The lack of media access to the proceedings created, for me, the most fascinating part of the trial: Sky News' television reconstruction of the events of the day each night. Turning the celebrity trial into a compulsive soap opera, as a viewer I felt compelled each day to check up on the day's events. Part of this fascination, of course, lies in the simulation of the real: marvelling at 'Jackson's' performance (played by impersonator Edward Moss) and that of The Mez (a gripping performance by Rigg Kennedy) overseen by Judge Rodney Melville (Star Trek veteran, Jack Donner). Watching the nightly performance, followed by 'expert' commentary and, online, by a discussion group, allowed us to speculate about the case in ways that reading a court transcript could not. How did Jackson look when witnesses took the stand? How close did the actor that played Culkin resemble the former child star? How did the evidence presented stack up?

Although Sky emphasised the programme was a 'reconstruction' and not a 'dramatisation' , and emphasised the meticulous copying of the actual court-room, the presentation of events, often complete with cliff-hanger ending, inevitably led me to look forward to the next 'episode'. It seems that the Jackson story will be continue to run and run. Today I read in the Hollywood Reporter that a television project featuring Michael Jackson and some of his relatives is being pitched to media companies. A prospective six-episode series revolving around the Jackson family (a kind of 'Meet the Jackson's') has been touted, with exclusive footage promised from during the trial.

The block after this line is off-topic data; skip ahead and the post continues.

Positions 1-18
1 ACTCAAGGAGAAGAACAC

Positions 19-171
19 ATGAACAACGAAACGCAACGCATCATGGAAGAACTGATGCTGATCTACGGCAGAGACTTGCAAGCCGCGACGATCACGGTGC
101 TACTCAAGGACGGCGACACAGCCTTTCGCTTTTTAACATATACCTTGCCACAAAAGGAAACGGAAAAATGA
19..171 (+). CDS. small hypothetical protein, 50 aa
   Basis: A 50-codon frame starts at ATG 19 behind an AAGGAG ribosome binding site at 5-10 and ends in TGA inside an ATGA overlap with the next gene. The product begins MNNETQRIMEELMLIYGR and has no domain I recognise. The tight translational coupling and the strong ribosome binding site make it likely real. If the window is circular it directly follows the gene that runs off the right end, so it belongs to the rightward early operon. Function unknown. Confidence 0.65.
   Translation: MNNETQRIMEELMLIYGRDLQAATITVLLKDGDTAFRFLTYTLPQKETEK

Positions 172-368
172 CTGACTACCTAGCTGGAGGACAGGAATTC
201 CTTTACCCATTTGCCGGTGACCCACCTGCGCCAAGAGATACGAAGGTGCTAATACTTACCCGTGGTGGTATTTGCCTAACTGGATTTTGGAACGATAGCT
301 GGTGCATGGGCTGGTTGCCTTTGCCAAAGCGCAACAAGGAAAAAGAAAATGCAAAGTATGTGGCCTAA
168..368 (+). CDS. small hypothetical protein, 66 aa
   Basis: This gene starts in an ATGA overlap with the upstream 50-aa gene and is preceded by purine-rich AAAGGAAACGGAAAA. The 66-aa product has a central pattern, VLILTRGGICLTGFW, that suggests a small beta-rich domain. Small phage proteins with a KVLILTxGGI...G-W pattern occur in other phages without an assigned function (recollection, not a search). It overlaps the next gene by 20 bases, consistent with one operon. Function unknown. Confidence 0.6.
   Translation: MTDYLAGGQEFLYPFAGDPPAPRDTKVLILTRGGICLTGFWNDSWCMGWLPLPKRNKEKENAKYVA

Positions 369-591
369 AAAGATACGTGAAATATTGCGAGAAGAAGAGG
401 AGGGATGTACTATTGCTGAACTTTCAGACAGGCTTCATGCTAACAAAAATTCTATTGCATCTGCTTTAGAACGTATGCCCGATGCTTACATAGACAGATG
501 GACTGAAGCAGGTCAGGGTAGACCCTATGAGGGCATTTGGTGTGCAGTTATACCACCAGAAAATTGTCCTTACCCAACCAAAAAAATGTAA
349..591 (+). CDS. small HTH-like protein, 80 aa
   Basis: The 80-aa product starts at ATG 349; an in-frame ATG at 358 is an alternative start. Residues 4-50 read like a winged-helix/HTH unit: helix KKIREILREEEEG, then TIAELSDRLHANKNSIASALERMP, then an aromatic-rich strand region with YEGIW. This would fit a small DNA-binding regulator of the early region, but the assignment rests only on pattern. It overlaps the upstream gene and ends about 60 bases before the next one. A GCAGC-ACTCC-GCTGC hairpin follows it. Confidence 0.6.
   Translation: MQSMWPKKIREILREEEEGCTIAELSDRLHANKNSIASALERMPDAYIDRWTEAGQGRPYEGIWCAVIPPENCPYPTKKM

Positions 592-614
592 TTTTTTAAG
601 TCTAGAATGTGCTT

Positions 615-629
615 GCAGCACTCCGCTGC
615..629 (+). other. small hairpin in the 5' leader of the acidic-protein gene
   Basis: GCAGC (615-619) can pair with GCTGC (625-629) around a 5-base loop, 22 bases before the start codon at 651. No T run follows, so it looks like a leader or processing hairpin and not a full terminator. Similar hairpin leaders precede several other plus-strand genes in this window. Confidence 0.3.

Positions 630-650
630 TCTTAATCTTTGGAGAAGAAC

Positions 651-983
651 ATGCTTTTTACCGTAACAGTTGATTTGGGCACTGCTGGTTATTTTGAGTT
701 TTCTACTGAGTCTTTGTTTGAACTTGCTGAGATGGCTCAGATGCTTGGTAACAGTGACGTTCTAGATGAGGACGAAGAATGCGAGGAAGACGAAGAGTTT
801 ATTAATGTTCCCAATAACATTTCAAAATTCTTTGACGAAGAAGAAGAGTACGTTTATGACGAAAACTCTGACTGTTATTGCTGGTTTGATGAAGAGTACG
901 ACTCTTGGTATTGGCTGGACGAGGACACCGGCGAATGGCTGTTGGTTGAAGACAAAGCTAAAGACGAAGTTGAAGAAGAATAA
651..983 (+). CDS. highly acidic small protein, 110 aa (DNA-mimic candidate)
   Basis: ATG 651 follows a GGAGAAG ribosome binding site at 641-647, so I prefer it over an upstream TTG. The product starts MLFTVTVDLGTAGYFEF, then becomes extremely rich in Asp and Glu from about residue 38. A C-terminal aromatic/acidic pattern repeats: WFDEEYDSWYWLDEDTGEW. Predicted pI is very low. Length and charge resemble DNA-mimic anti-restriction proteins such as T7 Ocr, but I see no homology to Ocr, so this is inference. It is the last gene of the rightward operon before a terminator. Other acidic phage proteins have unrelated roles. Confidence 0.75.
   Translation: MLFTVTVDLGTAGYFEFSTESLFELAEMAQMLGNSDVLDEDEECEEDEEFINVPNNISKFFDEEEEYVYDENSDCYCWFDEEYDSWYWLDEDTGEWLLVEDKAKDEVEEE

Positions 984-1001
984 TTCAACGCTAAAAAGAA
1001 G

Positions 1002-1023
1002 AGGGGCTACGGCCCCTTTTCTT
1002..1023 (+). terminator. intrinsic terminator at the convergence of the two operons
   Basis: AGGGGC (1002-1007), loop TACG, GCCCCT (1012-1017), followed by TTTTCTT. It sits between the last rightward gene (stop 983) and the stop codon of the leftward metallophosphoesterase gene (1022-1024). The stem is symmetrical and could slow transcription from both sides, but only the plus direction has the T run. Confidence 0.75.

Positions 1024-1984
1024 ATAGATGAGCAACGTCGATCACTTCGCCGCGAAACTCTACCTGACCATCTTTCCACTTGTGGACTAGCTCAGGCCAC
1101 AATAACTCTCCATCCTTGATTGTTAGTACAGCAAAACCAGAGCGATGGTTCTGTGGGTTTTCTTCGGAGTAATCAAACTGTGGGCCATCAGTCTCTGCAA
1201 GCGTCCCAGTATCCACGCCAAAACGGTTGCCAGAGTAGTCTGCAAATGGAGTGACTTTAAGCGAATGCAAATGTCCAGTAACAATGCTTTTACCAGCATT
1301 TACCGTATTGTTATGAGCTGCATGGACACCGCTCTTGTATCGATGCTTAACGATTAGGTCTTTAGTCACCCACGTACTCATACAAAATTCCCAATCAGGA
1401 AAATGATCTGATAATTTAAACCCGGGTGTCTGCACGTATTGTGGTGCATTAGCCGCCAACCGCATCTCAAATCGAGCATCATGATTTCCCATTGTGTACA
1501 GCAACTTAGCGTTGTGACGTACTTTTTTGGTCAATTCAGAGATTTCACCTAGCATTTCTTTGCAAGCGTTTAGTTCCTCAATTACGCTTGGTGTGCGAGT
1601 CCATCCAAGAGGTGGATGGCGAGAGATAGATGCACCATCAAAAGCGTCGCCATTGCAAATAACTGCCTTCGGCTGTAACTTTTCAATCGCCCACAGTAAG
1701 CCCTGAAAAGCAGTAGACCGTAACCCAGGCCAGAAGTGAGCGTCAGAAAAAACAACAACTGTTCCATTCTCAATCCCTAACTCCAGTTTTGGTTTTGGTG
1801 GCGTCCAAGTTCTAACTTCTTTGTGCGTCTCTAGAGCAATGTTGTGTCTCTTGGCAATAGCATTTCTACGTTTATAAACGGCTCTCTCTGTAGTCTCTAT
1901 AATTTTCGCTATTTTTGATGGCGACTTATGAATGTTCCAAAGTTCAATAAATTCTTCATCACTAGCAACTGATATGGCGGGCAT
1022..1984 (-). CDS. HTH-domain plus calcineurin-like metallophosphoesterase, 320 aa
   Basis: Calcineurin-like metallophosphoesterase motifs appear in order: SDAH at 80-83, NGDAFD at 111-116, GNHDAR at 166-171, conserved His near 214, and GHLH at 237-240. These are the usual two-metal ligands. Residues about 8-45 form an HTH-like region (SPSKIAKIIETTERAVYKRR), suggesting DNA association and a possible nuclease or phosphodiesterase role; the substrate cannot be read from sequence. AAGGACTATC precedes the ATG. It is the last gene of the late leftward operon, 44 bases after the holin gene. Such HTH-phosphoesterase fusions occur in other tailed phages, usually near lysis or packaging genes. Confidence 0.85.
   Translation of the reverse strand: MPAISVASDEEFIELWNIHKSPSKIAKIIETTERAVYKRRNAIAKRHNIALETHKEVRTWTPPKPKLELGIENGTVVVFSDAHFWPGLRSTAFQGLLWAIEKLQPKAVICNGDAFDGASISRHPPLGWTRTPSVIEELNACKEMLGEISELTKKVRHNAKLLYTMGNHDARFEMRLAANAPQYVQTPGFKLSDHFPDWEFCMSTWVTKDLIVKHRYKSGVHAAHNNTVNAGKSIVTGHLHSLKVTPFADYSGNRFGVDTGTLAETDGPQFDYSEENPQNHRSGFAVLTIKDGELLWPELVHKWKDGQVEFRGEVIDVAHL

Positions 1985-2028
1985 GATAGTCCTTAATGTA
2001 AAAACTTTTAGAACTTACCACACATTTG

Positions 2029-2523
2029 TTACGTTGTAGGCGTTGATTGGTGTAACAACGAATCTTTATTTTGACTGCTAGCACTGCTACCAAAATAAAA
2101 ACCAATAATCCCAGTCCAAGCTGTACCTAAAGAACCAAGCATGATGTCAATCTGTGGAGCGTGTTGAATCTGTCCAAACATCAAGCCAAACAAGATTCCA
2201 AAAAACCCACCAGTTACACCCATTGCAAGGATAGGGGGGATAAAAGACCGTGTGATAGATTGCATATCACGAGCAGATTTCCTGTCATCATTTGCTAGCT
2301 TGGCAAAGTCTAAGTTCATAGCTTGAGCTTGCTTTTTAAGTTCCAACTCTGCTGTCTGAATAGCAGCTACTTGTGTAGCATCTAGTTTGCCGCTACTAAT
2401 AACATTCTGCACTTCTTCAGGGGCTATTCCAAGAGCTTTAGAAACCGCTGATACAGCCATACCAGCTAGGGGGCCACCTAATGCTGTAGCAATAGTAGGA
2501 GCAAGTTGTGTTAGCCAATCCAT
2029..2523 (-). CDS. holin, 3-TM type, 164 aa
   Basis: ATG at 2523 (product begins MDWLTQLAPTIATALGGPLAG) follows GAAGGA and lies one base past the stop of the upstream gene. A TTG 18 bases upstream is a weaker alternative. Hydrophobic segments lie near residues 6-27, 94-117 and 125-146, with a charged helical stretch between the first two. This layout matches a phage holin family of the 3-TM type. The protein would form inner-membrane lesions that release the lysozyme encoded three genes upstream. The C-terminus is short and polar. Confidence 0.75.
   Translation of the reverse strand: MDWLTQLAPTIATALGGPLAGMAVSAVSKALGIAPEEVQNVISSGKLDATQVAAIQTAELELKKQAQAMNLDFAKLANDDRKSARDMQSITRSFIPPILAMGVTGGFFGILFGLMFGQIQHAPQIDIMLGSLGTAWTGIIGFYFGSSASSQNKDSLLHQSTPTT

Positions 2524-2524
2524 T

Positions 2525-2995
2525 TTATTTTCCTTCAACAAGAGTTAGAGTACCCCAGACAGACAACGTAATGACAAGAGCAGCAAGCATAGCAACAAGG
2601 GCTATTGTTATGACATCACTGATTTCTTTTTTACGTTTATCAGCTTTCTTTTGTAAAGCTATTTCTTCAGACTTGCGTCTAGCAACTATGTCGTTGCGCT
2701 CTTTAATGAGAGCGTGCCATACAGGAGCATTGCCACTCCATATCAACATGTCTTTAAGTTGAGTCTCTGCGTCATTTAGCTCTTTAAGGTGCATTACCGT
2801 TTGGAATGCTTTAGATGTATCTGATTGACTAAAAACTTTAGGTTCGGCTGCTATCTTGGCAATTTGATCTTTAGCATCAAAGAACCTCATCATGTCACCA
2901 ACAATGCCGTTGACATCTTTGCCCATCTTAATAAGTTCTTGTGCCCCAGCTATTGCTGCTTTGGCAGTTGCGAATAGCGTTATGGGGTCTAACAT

Doubtless one might see these programmes as some kind of postmodern mediatisation of celebrity, where the simulation replaces the real. However all celebrities are mediated - this is the nature of our para-social contract with them - and the authenticity of Jackson may ultimately be no more demonstrable than that of his impersonator. And yet, the promise of the 'real me', the revelation of the authentic celebrity remains, for us, as consumers of media, as alluring as ever.

Thursday, June 02, 2005

How Arnold Won the West

A couple of weeks ago, the local art cinema screened this documentary made by Alex Cooke. There was a brief introduction from a local journalist who was, not suprisingly, a little alarmed at the state of California. The documentary seems to pursue this peculiar charcater, deliberately highlighting its wackiness - somehow it makes sense that The Terminator is Governor here. In fact, in one of the crucial candidate debates, Arnie even throws in a few one liners from his movies. Aside from the prostitute candidate, that guy from Different Strokes, and a range of superheroes who were interviewed for the documentary, this is a really regular film! Actually, it seems a little too gratitutious, as if some commissioning editor has just experienced a Eureka moment when realizing that Arnie might one day become Precident.

The celebrity as spectacle finds its paradigmatic case through this film, but it also feels a little like the bottom has dropped out of protest-documentary making, which was disappointing. There is no protest here, message here, except 'weird, huh?'.

I much preferred the Spike Lee short 'We Wuz Robbed', which was 10 times shorter (and not about Arnie's governorship). Watchable, if only to witness how lazy documentary making might become, though I am sure it was not an easy film to assemble.